Soil Quality Attributes Induced by Land Use Changes in the Fincha’a Watershed, Nile Basin of Western Ethiopia

Soil Quality Attributes Induced by Land Use Changes in the Fincha’a Watershed, Nile Basin of Western Ethiopia

Getahun Kitila1*, Heluf Gebrekidan2, Tena Alamrew3 1 College of Natural, Computational Sciences, Wollega University, Post Box No: 395, Nekemte, Ethiopia 2 School of Natural Resource, Environmental Sciences, Haramaya University, Post Box No: 138, Dire Dawa, Ethiopia 3 Institute of Technology, Haramaya University, Post Box No: 138, Dire Dawa, Ethiopia: Soil Quality Attributes Induced by Land Use Changes in the Fincha’a Watershed, Nile Basin of Western Ethiopia. In: Science, Technology and Arts Research Journal, 5 (1), pp. 16-26, 2016, ISSN: 2226-7522 (Print) and 2305-3372 (Online).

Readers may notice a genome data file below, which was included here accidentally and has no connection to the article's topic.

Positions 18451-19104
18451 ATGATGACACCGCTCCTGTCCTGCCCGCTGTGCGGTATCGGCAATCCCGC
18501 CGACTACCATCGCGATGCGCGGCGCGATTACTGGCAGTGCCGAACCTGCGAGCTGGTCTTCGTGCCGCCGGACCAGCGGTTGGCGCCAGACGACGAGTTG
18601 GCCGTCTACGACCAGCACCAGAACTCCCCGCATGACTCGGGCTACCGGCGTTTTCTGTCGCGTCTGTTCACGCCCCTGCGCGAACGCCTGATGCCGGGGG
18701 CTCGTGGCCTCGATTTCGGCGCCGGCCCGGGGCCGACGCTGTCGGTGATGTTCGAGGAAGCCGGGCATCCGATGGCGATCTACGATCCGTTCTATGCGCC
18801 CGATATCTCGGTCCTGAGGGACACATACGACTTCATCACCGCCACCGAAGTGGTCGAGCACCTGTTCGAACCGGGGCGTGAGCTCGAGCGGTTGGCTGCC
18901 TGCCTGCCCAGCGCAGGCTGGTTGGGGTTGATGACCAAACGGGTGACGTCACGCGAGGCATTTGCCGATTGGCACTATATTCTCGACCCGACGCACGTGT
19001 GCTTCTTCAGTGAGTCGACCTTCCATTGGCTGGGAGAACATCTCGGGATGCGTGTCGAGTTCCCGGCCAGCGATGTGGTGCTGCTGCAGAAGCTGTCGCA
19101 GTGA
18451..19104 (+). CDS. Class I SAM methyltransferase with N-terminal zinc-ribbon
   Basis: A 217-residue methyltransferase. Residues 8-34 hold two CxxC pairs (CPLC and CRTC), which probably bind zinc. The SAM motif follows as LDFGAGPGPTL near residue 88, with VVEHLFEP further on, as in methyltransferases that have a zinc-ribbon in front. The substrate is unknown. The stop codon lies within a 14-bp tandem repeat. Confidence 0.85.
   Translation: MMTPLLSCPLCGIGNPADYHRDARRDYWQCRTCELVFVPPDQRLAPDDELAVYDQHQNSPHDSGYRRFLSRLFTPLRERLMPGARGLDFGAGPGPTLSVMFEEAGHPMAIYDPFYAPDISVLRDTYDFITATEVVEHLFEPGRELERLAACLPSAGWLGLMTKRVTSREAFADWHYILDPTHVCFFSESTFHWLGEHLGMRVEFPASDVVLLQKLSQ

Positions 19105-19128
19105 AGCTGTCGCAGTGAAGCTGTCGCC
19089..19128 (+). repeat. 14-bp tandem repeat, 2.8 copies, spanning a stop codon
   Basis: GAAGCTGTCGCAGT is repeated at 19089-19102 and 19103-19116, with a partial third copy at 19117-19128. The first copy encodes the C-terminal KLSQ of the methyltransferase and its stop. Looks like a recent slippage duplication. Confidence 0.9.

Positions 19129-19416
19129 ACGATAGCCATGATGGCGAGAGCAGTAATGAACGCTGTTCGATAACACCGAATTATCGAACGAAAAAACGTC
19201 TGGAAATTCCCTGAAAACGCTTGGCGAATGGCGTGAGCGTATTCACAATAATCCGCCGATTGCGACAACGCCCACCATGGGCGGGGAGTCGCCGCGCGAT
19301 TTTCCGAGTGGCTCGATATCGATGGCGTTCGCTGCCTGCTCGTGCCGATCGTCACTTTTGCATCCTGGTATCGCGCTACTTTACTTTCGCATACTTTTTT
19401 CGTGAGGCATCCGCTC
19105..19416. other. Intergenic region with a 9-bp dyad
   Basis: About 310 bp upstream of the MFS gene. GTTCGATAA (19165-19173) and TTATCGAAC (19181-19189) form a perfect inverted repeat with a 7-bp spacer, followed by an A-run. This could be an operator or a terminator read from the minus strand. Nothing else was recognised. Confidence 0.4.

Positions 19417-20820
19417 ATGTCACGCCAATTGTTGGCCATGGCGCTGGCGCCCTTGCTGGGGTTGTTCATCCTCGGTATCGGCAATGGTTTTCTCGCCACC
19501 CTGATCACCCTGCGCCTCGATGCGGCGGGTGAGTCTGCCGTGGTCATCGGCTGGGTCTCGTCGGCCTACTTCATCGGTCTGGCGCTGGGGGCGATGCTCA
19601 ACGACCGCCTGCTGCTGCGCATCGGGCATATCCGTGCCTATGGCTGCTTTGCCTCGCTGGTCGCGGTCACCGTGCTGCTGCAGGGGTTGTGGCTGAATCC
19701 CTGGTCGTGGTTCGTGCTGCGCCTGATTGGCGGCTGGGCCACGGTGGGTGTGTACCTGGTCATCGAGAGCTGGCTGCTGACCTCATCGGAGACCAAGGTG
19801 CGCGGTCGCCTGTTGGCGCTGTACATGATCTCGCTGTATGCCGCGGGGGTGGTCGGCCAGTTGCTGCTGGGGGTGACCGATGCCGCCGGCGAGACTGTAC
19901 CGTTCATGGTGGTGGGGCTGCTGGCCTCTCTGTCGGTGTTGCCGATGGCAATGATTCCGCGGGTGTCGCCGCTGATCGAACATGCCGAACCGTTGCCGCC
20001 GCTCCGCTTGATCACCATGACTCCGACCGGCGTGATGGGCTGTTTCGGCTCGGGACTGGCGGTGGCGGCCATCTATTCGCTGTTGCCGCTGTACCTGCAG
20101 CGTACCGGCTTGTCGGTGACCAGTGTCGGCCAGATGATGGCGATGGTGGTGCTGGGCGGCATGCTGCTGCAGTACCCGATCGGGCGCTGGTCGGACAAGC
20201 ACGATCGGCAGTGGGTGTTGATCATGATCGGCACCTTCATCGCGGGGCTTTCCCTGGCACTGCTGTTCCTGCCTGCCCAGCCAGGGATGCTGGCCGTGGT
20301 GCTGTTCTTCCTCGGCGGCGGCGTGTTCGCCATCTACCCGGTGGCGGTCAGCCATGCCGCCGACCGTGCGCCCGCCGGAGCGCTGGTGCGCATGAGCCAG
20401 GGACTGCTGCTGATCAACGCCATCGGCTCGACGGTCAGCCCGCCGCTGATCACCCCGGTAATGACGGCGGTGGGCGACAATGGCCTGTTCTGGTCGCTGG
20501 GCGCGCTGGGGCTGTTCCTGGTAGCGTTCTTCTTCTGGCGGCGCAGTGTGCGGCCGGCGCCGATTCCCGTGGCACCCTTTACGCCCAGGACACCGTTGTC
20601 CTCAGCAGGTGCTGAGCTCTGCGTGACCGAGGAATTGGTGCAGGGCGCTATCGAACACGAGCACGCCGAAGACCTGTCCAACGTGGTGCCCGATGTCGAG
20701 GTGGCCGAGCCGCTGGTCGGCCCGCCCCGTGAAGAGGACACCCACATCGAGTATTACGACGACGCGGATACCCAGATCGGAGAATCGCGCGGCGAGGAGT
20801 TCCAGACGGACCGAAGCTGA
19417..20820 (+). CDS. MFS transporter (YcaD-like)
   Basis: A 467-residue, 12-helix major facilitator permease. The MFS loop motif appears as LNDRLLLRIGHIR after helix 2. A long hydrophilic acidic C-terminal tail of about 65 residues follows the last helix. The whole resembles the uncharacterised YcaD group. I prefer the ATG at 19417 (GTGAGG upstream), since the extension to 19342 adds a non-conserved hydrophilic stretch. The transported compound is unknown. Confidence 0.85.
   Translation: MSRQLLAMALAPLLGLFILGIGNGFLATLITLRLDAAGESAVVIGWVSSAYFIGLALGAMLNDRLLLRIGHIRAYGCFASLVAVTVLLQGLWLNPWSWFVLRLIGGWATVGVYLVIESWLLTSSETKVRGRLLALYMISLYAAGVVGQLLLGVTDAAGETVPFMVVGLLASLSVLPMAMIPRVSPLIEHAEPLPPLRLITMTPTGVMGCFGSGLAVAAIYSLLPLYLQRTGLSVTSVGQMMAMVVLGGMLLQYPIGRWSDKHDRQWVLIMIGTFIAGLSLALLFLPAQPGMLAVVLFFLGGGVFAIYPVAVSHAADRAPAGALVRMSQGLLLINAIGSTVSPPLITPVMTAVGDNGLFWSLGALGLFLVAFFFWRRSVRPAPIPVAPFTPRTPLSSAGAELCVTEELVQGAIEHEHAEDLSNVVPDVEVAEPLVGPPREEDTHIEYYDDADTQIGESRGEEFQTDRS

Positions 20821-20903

Abstract

Abstract Article Information
The success of soil management to maintain soil quality depends on an understanding of how
soils respond to land use and practices over time. As a result, the important soil quality
indicators were investigated under two land use systems to provide base line data for future
research in the Fincha’a Valley Sugar Estate (FVSE), within the Nile basin of Western
Ethiopia. The evidences provided by this study indicated that land use changes caused
changes on soil bulk density (ρb), soil water content, Particle size distribution (sand, silt and
clay), soil pH, electrical conductivity (EC), soil organic matter (SOM), total N, carbon to
nitrogen ratio (C:N) and available phosphorous (Av. P). The study revealed that soil organic
matter (SOM), sand content and total N decreased with increase in soil depth. While bulk